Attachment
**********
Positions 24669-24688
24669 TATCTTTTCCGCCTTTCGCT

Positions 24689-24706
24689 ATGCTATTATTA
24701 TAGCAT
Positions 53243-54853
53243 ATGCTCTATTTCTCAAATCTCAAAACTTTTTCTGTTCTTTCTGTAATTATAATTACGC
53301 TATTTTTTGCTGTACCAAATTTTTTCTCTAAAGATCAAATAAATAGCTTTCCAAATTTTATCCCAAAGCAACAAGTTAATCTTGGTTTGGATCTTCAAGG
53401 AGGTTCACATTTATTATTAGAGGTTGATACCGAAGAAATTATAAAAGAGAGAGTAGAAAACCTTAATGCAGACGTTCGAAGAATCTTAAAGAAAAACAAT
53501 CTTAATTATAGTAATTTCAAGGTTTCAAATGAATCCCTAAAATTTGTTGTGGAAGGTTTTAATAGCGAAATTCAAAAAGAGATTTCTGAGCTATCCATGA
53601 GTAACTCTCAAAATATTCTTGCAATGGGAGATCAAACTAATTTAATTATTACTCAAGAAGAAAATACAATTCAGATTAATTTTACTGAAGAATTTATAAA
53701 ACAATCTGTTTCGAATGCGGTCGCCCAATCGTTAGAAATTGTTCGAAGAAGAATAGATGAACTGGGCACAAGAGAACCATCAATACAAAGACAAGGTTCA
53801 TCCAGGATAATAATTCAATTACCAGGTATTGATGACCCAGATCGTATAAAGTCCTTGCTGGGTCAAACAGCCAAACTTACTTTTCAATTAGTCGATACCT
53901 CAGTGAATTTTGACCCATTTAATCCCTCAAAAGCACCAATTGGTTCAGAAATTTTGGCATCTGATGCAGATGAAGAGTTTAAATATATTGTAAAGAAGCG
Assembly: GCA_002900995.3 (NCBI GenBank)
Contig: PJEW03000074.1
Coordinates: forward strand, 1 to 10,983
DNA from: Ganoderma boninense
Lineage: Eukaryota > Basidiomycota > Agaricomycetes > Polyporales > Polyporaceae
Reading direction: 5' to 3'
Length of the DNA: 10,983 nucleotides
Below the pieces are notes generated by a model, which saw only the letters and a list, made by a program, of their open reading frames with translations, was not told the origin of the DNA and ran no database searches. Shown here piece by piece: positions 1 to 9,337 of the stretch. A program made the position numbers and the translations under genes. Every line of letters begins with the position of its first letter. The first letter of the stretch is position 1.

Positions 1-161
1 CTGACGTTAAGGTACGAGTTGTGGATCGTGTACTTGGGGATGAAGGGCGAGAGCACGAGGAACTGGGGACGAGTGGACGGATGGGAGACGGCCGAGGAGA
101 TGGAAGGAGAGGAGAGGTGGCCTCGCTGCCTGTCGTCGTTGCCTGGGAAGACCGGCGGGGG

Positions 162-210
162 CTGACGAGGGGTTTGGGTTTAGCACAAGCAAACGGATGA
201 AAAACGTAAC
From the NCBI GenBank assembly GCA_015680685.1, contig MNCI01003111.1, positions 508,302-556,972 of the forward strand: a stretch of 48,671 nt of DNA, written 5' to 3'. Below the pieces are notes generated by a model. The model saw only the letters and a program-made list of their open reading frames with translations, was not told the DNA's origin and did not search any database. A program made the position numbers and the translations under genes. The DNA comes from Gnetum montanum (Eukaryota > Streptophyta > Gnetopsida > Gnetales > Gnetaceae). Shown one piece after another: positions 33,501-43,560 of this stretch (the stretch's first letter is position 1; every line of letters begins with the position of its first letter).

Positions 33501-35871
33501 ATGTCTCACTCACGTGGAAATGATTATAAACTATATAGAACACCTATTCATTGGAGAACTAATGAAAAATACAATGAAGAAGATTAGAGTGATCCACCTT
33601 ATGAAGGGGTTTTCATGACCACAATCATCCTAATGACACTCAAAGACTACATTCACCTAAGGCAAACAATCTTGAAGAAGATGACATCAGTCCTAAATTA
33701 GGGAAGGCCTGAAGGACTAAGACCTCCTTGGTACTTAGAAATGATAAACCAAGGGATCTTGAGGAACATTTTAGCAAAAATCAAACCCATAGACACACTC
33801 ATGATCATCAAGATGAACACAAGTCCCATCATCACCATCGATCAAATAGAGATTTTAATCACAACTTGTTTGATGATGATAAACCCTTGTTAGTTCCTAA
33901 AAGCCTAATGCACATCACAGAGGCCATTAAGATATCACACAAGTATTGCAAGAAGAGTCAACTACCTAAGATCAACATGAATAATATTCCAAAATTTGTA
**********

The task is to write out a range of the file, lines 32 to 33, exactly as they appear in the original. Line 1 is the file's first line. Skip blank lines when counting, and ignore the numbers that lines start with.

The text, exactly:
33601 ATGAAGGGGTTTTCATGACCACAATCATCCTAATGACACTCAAAGACTACATTCACCTAAGGCAAACAATCTTGAAGAAGATGACATCAGTCCTAAATTA
33701 GGGAAGGCCTGAAGGACTAAGACCTCCTTGGTACTTAGAAATGATAAACCAAGGGATCTTGAGGAACATTTTAGCAAAAATCAAACCCATAGACACACTC